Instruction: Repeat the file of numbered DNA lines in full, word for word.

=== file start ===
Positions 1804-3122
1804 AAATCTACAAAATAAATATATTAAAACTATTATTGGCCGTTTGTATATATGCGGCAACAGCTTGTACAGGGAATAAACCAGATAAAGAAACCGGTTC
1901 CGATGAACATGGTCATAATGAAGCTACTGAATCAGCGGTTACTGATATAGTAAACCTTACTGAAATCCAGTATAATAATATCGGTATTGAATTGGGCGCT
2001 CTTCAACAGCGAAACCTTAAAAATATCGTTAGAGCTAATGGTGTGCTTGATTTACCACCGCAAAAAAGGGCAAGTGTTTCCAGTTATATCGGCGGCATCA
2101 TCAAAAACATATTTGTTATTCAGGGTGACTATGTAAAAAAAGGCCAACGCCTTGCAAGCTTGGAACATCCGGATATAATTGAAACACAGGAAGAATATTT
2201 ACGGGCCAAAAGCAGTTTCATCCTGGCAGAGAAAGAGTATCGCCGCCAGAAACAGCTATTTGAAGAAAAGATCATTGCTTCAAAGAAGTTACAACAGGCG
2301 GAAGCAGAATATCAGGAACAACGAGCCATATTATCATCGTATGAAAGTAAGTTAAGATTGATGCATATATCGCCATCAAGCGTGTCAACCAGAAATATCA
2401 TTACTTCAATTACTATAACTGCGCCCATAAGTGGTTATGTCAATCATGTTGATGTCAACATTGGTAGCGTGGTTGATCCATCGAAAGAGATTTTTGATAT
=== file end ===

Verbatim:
Positions 1804-3122
1804 AAATCTACAAAATAAATATATTAAAACTATTATTGGCCGTTTGTATATATGCGGCAACAGCTTGTACAGGGAATAAACCAGATAAAGAAACCGGTTC
1901 CGATGAACATGGTCATAATGAAGCTACTGAATCAGCGGTTACTGATATAGTAAACCTTACTGAAATCCAGTATAATAATATCGGTATTGAATTGGGCGCT
2001 CTTCAACAGCGAAACCTTAAAAATATCGTTAGAGCTAATGGTGTGCTTGATTTACCACCGCAAAAAAGGGCAAGTGTTTCCAGTTATATCGGCGGCATCA
2101 TCAAAAACATATTTGTTATTCAGGGTGACTATGTAAAAAAAGGCCAACGCCTTGCAAGCTTGGAACATCCGGATATAATTGAAACACAGGAAGAATATTT
2201 ACGGGCCAAAAGCAGTTTCATCCTGGCAGAGAAAGAGTATCGCCGCCAGAAACAGCTATTTGAAGAAAAGATCATTGCTTCAAAGAAGTTACAACAGGCG
2301 GAAGCAGAATATCAGGAACAACGAGCCATATTATCATCGTATGAAAGTAAGTTAAGATTGATGCATATATCGCCATCAAGCGTGTCAACCAGAAATATCA
2401 TTACTTCAATTACTATAACTGCGCCCATAAGTGGTTATGTCAATCATGTTGATGTCAACATTGGTAGCGTGGTTGATCCATCGAAAGAGATTTTTGATAT